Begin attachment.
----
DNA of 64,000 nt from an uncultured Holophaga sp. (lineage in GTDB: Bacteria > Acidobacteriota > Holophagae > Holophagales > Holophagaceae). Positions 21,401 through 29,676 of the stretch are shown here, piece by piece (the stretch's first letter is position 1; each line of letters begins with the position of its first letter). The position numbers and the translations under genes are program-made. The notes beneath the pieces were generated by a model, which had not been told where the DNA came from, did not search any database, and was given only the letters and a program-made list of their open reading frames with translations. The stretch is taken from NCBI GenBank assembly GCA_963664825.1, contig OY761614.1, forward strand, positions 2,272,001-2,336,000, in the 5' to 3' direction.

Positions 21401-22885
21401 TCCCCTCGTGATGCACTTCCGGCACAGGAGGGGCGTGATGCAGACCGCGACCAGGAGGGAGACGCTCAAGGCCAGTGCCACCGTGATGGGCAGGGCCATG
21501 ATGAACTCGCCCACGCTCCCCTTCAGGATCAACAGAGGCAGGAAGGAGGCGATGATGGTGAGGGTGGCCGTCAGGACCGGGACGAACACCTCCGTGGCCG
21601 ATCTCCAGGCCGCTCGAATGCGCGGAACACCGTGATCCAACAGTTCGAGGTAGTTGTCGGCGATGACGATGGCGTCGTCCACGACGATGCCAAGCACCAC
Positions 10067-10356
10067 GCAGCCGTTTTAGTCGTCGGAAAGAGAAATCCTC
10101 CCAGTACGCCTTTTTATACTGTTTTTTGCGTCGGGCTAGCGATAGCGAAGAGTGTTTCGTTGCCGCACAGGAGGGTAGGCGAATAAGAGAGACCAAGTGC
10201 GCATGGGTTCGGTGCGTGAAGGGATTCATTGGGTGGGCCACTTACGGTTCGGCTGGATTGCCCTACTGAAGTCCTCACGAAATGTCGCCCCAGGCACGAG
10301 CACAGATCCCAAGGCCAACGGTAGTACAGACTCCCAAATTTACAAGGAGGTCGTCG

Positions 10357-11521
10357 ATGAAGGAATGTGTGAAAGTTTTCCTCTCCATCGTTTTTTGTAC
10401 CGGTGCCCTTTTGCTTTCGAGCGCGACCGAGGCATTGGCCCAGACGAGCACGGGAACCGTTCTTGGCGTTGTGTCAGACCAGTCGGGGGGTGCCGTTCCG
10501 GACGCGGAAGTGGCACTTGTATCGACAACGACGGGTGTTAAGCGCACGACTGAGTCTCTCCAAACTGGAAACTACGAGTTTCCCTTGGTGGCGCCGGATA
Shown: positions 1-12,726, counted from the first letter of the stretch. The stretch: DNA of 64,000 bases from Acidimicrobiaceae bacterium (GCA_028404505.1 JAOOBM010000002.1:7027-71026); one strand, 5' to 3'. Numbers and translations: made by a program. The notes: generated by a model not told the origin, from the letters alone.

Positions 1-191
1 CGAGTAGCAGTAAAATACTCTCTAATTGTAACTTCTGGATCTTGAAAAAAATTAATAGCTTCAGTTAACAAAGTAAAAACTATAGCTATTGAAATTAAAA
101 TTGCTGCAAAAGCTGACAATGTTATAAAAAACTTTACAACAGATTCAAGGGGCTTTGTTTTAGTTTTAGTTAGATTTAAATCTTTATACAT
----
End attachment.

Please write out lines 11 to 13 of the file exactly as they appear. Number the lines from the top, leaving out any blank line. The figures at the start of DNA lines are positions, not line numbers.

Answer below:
Positions 10357-11521
10357 ATGAAGGAATGTGTGAAAGTTTTCCTCTCCATCGTTTTTTGTAC
10401 CGGTGCCCTTTTGCTTTCGAGCGCGACCGAGGCATTGGCCCAGACGAGCACGGGAACCGTTCTTGGCGTTGTGTCAGACCAGTCGGGGGGTGCCGTTCCG